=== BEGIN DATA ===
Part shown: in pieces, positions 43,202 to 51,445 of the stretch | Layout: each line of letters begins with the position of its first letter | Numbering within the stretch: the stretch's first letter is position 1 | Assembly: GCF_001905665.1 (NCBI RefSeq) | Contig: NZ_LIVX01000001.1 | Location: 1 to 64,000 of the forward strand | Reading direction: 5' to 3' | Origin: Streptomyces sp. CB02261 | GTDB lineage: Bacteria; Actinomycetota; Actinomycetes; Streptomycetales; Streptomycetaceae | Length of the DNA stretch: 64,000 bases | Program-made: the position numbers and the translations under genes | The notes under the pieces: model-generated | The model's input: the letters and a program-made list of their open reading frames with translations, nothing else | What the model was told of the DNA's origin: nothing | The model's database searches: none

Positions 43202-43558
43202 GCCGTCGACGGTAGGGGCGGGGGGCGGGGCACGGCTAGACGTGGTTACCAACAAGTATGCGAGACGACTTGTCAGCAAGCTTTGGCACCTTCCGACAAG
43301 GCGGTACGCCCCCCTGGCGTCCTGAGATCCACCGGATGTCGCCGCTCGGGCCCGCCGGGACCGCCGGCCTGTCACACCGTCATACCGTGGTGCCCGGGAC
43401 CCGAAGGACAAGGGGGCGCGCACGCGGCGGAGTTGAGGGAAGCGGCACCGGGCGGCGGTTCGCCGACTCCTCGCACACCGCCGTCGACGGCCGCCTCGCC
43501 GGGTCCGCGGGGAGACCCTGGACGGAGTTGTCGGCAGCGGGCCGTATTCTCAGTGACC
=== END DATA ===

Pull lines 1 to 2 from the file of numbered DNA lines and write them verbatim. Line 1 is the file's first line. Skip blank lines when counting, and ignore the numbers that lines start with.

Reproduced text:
Part shown: in pieces, positions 43,202 to 51,445 of the stretch | Layout: each line of letters begins with the position of its first letter | Numbering within the stretch: the stretch's first letter is position 1 | Assembly: GCF_001905665.1 (NCBI RefSeq) | Contig: NZ_LIVX01000001.1 | Location: 1 to 64,000 of the forward strand | Reading direction: 5' to 3' | Origin: Streptomyces sp. CB02261 | GTDB lineage: Bacteria; Actinomycetota; Actinomycetes; Streptomycetales; Streptomycetaceae | Length of the DNA stretch: 64,000 bases | Program-made: the position numbers and the translations under genes | The notes under the pieces: model-generated | The model's input: the letters and a program-made list of their open reading frames with translations, nothing else | What the model was told of the DNA's origin: nothing | The model's database searches: none

Positions 43202-43558